07 September 2006
Was stressed out for of couple of reasons and I’ve been waiting for La Moustache to come to South Jersey, so tonight was movie night.
La Moustache: If you’ve read a review, then you know the basic premise: a guy shaves off his mustache, his wife doesn’t notice, hijinx ensues. I thought, what a great idea for a movie, and let’s face it, I would watch Emmanuelle Devos and Mathieu Amalric read the phone book together. When Arnaud Desplechin shoots those two, one of them is neurotic but functional and the other is a total mess, and they seem to switch off; here they both played off someone else who was a mess. The other Amalric-is-a-literary-type vehicle worth checking out is Assayas’ ‘Late August, Early September.’
When the opening credits rolled I thought, do I really need to see the actual movie? Well, it does utilize ambiguity to milk all the psychodrama out of that comic premise. I’ve been watching Antonioni’s ‘Eros Is Sick’ trilogy and it is a sort of cartoon version of La Notte, and it’s in color, and the third act is in Hong Kong, as I didn’t know if Devos was allowed to leave Paris.
The other funny thing is they used Philip Glass music, which is unusual in a comedy. Usually you hear his music in a movie and you wait for the world to go out of balance, or Mishima to kill himself, the Maoists to repress the Dalai Lama, or John Heard to tell off a pol in Mont St Michel, but here a Glass score is played for laughs.
So this is Ian’s Summer Pick, tho I can’t remember if I saw something else that was good this summer.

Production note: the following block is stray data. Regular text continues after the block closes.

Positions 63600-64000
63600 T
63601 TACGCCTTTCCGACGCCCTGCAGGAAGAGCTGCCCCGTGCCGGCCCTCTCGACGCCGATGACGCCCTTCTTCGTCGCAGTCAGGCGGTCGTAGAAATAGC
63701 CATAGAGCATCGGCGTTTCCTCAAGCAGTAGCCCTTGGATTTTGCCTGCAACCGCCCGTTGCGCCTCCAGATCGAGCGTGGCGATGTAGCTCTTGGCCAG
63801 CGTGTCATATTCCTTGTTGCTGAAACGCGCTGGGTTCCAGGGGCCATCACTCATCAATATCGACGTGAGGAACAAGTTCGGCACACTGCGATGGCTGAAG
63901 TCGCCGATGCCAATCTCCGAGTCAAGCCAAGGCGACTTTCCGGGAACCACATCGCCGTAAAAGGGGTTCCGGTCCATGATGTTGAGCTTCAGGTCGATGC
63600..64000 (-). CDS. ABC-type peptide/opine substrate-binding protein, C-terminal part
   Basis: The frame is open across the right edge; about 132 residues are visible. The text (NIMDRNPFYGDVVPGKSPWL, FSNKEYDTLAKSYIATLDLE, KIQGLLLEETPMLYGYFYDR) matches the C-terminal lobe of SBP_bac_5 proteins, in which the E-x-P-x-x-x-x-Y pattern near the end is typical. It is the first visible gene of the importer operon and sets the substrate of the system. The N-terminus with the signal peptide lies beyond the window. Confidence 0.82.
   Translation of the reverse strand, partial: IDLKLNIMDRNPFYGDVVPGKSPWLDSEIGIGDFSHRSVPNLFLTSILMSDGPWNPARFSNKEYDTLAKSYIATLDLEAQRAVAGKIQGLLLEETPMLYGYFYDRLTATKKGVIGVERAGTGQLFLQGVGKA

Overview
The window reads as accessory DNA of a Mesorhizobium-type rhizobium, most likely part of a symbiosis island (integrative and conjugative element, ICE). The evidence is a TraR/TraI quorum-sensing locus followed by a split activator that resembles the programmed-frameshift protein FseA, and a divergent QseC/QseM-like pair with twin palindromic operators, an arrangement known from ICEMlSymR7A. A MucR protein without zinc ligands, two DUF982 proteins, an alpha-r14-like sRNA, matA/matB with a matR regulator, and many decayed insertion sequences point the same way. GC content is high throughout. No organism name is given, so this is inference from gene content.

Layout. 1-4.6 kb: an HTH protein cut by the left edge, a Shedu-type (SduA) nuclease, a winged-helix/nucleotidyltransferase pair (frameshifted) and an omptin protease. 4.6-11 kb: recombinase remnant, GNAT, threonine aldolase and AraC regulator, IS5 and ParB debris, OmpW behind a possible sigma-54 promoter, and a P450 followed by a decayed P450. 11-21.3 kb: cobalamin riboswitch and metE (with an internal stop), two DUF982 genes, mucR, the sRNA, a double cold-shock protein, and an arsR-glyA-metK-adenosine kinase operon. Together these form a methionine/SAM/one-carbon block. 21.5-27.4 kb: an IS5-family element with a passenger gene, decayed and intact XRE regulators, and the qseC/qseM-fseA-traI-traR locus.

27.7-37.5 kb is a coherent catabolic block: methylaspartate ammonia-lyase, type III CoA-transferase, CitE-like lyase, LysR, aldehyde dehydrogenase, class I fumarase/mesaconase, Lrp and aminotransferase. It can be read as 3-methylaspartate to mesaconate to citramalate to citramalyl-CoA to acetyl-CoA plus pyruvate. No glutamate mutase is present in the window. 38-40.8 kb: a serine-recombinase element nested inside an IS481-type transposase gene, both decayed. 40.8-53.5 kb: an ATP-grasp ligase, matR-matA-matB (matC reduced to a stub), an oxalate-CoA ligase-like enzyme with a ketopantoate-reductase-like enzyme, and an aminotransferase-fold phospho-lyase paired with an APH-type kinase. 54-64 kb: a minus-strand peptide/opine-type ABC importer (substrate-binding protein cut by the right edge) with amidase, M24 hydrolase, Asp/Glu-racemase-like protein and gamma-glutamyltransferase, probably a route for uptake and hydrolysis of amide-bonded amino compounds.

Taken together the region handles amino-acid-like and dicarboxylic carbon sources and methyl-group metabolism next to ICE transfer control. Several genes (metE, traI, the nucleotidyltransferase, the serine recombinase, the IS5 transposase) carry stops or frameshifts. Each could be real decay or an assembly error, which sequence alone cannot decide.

Wicker Man: Saw about twenty minutes in the middle, as I only had one choice for my filler until Changing Times, piece of crap, but it does draw you in. I don’t have cable, but it’s the kind of movie people seem to watch when they have cable. I find horror movies to be the most ideological, and LaBute seems to be grandstanding about something here, but I don’t know or care what.
Changing Times: Catherine Deneuve’s first line is her complimenting her son for shaving off his goatee, so already they forfeited what has proved to be a winning dramatic concept.. Once I went to this theater and paid to see Charles Durning play the governor (O Brother Where Art Thou?) and snuck in to see Charles Durning play the mayor (State and Main).
SPOILER ALERT The times they are a-changing. END OF SPOILER ALERT Never thought much of Téchiné, here he creates a lot of characters and gives them two acts of development but with this amount of characters it gets up to 108 minutes. Worth seeing for the acting, though.
SPOILER ALERT France and Morocco are one happy dysfunctional family but the Yanks are gunning down the Iraqis END OF SPOILER ALERT
Factotum: The good news is that now that Mickey Roarke and Matt Dillon have both played Charles Bukowski in essentially the same movie, the chances of Tim Allen playing Bukowski are lessened.